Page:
God Doesn’t Waste A Wound

Everyone has a story. Chances are that story has a time of crisis or trauma. That moment may be the worst, most terrifying, darkest, lowest time you’ve ever been in, in your life. Often, it becomes a defining moment…a quickening. It becomes an opportunity, an invitation, to do more than survive. It is a moment of learning and growth  . . . or it can be.

That’s what last night’s message and discussion was about, within my faith community. How these times of crisis often present us with a question which causes us to examine ourselves, our lives, our priorities, and cause us to decide who we want to be in our lives and in the world.

Just about everyone has at least one…possibly more.

The Bible is full of them, starting from Adam in Genesis, through to Noah, Abraham, Jacob, Joseph, Moses, David, on and on through to the disciples and Jesus himself.

In those moments of trial and pain, many of us, if we are persons with a spiritual faith, question whether or not God is real. We may come to believe that we are being punished for some sin or that he is causing our trouble and pain in order to accomplish something. I personally believe that everything we experience is part of a cause and effect cycle, even if we can’t identify the cause.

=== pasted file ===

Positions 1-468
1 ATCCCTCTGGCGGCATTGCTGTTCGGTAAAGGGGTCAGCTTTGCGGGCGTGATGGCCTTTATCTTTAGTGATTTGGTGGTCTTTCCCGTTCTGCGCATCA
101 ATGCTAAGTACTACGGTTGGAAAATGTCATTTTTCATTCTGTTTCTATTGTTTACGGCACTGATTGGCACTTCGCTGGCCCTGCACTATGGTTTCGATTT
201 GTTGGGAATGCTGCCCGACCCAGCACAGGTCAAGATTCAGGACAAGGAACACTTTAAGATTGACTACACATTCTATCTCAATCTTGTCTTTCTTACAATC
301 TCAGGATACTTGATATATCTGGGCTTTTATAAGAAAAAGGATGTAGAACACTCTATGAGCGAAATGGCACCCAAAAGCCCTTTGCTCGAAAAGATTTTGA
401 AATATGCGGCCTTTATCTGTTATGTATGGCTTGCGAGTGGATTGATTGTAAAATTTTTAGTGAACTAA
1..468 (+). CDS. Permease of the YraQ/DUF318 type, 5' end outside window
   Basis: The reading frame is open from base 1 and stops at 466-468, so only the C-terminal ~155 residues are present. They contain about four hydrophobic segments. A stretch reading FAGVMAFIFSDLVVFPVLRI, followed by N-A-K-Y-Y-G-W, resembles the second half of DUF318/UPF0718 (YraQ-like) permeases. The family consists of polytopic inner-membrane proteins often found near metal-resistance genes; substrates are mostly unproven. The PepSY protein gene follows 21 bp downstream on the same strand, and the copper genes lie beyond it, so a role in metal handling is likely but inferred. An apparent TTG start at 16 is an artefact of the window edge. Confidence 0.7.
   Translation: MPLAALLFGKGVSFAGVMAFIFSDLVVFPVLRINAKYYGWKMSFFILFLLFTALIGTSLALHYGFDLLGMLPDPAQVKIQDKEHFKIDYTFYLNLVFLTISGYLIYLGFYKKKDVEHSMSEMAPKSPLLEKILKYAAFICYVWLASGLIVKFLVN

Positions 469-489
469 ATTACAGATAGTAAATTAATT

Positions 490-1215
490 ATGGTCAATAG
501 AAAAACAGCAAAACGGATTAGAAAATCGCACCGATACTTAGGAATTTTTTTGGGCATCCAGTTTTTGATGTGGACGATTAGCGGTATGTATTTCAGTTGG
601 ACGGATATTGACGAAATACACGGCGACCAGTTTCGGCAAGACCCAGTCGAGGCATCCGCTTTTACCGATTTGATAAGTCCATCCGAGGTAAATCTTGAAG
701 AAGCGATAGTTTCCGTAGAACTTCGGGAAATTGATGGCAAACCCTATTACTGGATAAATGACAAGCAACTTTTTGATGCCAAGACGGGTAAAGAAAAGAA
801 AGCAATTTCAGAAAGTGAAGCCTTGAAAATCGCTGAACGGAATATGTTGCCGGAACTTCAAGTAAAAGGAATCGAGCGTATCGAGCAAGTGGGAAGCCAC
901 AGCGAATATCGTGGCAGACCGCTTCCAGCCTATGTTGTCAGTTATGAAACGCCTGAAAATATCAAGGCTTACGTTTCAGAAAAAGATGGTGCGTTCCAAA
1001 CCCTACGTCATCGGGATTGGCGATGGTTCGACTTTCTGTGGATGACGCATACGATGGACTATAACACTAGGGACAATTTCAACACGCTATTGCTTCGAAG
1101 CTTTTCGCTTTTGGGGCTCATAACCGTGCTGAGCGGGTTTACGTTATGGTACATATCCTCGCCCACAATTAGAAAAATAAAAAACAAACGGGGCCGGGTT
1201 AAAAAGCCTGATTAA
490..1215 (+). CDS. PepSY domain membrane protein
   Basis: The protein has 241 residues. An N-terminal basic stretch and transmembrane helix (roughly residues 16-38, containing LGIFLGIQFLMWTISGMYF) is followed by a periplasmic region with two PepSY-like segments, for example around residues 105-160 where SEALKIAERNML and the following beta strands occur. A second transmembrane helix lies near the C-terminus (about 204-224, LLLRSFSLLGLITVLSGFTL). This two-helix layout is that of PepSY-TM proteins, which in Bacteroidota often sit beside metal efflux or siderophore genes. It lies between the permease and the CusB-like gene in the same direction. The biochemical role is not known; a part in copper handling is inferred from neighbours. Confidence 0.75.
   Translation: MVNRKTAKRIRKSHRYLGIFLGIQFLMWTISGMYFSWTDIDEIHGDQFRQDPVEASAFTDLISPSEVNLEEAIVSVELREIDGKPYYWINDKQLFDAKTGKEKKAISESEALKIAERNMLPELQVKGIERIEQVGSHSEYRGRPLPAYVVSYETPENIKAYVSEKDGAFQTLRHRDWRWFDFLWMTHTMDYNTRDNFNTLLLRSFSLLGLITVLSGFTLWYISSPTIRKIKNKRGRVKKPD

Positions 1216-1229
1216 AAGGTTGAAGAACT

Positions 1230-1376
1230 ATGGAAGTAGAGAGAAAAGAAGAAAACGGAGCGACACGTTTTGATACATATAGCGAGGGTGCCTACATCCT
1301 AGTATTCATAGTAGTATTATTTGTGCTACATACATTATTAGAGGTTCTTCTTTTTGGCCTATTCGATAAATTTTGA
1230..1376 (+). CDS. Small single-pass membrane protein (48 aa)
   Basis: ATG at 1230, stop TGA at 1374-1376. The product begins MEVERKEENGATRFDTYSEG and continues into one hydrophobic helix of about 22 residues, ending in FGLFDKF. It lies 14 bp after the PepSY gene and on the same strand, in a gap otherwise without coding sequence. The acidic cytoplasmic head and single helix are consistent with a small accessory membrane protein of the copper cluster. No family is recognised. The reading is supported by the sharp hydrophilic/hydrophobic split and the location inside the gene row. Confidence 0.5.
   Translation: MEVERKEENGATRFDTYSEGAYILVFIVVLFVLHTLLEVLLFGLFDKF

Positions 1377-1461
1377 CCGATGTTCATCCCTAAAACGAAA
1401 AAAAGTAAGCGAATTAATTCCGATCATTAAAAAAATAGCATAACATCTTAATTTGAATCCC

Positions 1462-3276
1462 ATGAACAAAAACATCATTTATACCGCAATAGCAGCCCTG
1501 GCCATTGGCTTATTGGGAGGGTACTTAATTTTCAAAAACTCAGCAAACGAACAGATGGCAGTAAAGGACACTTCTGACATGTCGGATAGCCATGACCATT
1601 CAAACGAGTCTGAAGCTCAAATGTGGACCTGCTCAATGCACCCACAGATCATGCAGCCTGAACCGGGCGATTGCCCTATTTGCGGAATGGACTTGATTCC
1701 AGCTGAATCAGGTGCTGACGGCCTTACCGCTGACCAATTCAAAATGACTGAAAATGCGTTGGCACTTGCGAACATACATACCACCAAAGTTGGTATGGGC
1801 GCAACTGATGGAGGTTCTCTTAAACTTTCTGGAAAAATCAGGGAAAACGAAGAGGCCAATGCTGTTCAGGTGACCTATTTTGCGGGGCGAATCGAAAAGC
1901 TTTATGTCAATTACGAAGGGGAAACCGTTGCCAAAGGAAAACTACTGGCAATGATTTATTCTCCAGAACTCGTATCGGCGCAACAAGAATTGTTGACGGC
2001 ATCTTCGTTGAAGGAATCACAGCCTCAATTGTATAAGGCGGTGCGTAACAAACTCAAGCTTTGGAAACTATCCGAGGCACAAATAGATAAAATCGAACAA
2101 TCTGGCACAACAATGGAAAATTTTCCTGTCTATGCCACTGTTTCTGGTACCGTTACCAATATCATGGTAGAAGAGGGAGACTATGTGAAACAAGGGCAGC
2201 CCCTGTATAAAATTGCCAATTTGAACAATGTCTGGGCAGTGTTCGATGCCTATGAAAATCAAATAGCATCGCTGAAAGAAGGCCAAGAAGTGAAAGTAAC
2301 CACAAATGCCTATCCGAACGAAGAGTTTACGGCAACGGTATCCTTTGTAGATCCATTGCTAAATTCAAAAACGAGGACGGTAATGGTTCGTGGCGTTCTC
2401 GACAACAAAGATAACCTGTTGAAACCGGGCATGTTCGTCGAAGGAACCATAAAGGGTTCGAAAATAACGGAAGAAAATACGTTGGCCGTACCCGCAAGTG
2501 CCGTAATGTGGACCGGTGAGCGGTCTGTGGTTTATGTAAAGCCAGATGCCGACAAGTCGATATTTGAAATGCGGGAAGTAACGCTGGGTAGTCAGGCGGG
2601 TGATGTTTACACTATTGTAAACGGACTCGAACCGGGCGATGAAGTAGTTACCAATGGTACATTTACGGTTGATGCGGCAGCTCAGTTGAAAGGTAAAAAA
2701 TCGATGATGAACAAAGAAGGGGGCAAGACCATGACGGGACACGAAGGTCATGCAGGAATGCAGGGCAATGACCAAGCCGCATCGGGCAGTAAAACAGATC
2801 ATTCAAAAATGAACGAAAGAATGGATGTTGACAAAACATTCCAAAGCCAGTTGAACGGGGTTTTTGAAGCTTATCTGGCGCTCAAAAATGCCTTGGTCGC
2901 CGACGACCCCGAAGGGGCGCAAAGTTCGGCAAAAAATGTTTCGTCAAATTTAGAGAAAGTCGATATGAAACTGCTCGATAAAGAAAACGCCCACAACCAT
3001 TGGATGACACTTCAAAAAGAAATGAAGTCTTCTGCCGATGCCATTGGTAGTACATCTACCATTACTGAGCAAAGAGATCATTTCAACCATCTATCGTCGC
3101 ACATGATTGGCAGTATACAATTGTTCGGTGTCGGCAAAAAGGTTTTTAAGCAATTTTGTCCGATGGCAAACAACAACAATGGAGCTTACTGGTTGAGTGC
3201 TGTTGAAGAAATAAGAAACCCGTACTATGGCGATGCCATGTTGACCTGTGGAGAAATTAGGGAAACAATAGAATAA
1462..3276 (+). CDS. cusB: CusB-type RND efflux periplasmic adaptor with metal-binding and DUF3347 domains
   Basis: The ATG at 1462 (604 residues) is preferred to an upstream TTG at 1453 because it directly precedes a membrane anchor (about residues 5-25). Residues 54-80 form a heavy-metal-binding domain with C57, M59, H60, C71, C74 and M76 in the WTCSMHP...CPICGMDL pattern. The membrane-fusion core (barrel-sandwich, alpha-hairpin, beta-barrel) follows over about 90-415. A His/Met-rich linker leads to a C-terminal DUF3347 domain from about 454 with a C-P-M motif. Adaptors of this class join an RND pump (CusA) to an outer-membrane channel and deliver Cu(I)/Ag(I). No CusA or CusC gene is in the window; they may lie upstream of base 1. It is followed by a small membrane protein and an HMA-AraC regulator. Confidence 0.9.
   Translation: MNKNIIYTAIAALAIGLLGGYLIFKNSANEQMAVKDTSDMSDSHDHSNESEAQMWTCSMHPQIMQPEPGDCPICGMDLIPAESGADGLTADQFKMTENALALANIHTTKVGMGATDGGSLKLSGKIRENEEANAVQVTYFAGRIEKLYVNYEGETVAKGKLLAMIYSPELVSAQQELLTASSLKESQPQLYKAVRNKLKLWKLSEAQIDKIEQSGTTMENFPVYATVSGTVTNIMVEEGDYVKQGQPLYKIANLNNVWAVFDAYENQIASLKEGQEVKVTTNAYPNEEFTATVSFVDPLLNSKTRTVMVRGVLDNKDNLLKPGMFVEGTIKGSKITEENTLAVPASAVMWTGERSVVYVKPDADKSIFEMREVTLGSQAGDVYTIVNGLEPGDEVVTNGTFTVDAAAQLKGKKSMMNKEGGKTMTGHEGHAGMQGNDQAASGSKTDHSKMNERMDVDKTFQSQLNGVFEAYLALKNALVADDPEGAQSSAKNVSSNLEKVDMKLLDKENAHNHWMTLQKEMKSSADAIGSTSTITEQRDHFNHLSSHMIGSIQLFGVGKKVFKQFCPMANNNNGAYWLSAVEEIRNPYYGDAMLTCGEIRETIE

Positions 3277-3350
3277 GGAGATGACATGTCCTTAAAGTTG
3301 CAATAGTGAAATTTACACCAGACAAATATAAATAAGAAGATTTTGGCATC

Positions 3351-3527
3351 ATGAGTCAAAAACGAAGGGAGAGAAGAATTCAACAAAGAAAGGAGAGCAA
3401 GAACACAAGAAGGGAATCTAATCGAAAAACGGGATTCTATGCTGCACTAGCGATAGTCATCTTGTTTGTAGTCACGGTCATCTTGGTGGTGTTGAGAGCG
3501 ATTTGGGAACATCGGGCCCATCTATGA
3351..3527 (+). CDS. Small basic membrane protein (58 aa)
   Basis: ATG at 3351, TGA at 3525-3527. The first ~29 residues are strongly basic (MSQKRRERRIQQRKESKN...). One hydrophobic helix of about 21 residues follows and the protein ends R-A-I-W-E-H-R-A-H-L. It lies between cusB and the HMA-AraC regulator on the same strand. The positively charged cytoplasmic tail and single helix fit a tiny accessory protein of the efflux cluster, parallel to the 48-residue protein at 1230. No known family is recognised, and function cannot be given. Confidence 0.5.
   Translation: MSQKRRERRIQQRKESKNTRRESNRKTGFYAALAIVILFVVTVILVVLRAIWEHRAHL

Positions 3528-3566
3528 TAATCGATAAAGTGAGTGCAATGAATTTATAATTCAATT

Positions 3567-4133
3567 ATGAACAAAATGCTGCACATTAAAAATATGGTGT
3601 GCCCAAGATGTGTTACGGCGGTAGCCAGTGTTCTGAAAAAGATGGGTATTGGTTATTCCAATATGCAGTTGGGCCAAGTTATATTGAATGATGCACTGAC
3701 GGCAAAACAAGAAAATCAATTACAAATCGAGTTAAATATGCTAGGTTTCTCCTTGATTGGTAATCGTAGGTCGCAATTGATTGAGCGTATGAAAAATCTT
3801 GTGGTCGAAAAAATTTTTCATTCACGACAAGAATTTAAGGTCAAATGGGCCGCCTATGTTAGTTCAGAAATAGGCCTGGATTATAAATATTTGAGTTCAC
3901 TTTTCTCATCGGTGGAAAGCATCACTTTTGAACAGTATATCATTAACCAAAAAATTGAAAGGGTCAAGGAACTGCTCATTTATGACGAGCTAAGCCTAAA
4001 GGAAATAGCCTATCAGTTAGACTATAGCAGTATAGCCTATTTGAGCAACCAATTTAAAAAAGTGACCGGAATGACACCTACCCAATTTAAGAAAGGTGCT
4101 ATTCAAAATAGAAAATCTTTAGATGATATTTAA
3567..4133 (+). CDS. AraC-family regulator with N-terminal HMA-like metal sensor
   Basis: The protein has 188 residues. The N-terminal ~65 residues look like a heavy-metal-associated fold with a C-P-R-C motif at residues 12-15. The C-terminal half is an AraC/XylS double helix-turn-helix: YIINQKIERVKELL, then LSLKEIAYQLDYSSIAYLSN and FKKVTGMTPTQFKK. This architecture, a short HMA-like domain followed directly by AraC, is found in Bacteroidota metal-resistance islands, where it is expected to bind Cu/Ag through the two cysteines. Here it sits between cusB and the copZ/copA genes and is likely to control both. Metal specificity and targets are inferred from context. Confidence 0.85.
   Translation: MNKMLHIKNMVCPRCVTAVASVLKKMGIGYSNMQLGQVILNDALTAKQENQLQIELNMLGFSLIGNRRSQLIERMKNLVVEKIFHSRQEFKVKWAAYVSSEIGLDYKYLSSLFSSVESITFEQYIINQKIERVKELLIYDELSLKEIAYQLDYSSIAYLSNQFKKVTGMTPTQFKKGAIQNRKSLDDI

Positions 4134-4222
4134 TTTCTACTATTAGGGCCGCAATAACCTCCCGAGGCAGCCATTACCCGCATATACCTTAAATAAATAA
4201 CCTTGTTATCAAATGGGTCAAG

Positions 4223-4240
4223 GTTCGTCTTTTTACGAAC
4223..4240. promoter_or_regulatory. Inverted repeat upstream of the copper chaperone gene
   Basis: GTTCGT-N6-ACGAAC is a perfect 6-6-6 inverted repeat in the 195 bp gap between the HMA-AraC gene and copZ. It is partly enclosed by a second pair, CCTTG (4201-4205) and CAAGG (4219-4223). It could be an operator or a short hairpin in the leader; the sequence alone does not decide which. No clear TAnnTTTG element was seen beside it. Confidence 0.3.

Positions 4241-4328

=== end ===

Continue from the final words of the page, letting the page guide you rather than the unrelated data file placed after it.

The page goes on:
The initiating cause doesn’t have to be ours, it can be that of someone or something else, we just happen to get caught in the effect. It is especially in those times when we can’t identify the cause that we may think we have been abandoned by God, believing that he should have protected us against and rescued us from the painful situation.

The reality is that we have a God of redemption and restoration, as well as a God of salvation, refuge, and protection. This means that those crisis moments can lead to us spiraling and spinning into a life of crisis and reactivity. We can feel shattered and completely broken. We may feel as if we’ve lost everything and have no reason to move forward. We wonder why God did this to us or allowed it to happen.

My experience has been that he is present all the time, including in those moments of painful crisis when we feel lost and alone.

Last week, I shared with you about one of those times for me. It was a brief overview of one of the defining relationships in my life and a time fraught with crisis moments, culminating in a near death experience. You can read about it here.

A brief recap: When I was 16, I was a victim in search of a predator, but didn’t know it. I was seduced and manipulated by a man 14 years older than me. I spent 3 years hitchhiking across the country and living out of cars with him . . . before, during, and after my pregnancy with our son, who was born when I was 17. When I was 19 and our son was two, he almost killed me in front of our son. He stopped at a moment when there was no reason or sanity to intervene. I felt as if there was a second between when I was alive and when I would die. In that second, he got up and moved away.